The Portman Group is urging the government to do more to encourage the uptake of low- and no-alcohol alternatives, as the market is potentially showing signs of plateauing.
The consultation would seek views on updating the terminology around the various ways in which products below 1.2%ABV are marketed — a key source of confusion for UK consumers. After a delay of nearly two years, the Portman Group is calling on the government to prioritise the review in 2023.
The Portman Group, the alcohol social responsibility body and marketing regulator, warns not to let the positive trend lose momentum after years of growing UK sales and consumer interest in the category.
New YouGov consumer research reveals that more than a quarter (29%) of alcohol drinkers now also semi-regularly drink low- and no-alcohol alternatives, compared to almost a third (32%) in 2021 and a quarter (25%) in 2020.
For the fifth year in a row, the top reasons cited for drinking low and no alcohol are being able to drive home safely from social events, and taking part in social events without drinking to excess.
Furthermore, one in six (17%) of those who have tried low and no drinks say their alcohol consumption has reduced since first trying them, demonstrating their role in encouraging moderate and responsible drinking.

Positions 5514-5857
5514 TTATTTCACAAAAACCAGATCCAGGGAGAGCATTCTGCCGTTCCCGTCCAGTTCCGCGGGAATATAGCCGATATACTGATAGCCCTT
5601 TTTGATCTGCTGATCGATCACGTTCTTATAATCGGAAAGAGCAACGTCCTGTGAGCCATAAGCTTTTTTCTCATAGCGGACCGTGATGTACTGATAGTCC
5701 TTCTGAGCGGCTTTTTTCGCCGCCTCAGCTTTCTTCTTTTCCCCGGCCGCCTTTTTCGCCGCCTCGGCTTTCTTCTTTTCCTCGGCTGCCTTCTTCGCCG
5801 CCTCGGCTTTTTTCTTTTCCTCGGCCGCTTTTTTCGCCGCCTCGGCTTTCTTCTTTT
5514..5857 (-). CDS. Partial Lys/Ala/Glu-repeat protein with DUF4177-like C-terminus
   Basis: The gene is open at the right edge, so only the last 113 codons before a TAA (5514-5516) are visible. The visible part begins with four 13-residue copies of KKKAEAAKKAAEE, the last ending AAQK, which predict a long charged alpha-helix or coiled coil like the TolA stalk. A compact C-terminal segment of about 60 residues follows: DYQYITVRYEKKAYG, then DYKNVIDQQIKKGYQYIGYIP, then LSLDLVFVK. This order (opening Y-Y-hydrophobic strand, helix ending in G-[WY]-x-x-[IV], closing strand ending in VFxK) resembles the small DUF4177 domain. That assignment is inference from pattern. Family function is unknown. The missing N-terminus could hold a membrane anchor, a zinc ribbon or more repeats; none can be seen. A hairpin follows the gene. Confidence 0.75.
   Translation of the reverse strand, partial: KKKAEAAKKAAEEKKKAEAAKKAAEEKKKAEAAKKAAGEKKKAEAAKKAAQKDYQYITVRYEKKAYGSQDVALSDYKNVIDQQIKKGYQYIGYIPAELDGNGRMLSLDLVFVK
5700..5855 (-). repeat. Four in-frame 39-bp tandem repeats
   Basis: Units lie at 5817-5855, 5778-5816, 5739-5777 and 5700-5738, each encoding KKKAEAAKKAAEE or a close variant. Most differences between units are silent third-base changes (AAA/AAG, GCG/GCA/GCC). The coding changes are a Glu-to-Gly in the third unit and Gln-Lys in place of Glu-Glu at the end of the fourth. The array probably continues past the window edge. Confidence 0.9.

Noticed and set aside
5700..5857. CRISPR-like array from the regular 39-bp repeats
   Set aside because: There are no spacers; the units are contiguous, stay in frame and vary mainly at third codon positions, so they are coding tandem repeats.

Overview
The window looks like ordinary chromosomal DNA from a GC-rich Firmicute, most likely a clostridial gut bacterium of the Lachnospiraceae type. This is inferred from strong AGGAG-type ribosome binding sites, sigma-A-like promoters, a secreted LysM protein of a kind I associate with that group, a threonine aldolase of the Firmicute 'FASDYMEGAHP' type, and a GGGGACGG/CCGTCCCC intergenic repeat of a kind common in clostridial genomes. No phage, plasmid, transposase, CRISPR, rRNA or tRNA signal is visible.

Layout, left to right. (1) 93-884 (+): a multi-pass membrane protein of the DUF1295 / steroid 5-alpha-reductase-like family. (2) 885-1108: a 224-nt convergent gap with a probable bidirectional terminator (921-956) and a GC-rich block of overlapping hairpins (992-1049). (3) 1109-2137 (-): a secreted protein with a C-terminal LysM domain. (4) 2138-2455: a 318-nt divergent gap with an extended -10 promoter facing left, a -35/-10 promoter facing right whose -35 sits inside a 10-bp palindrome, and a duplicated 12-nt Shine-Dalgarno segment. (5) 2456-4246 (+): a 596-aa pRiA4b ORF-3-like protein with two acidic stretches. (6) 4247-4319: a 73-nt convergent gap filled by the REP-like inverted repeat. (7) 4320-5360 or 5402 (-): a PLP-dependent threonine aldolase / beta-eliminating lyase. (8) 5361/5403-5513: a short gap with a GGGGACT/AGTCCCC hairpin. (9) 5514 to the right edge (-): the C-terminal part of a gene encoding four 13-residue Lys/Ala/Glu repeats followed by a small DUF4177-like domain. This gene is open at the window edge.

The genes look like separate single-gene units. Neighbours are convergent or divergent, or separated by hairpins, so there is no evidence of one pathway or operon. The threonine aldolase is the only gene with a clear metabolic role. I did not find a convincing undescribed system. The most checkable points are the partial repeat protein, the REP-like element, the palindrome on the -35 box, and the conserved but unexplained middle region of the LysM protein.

With new year resolutions here, those that plan to reduce alcohol consumption in 2023 said they will drink fewer alcoholic drinks at home (37%), have more alcohol-free days (30%), and a further quarter (25%) said they plan to stop drinking at home altogether.
Matt Lambert, chief executive of the Portman Group, said: “The variety and availability of low- and no-alcoholic drinks has never been stronger, reflecting a huge increase in consumer popularity.
“The vast majority of consumers already drink responsibly, within the chief medical officer guidelines, but it is particularly pleasing to see evidence that low and no options are playing a role in encouraging people to moderate their drinking.
“We are calling on the government to launch the low-alcohol descriptors consultation this year to give further support to the low- and no-alcohol sector. It has been expected for nearly two years, but given the turbulent political year this hasn’t been prioritised.
“This is an important review which should see alignment with global descriptors and give another push to this innovative category, which is an active substitute for alcohol and supports moderate drinking.”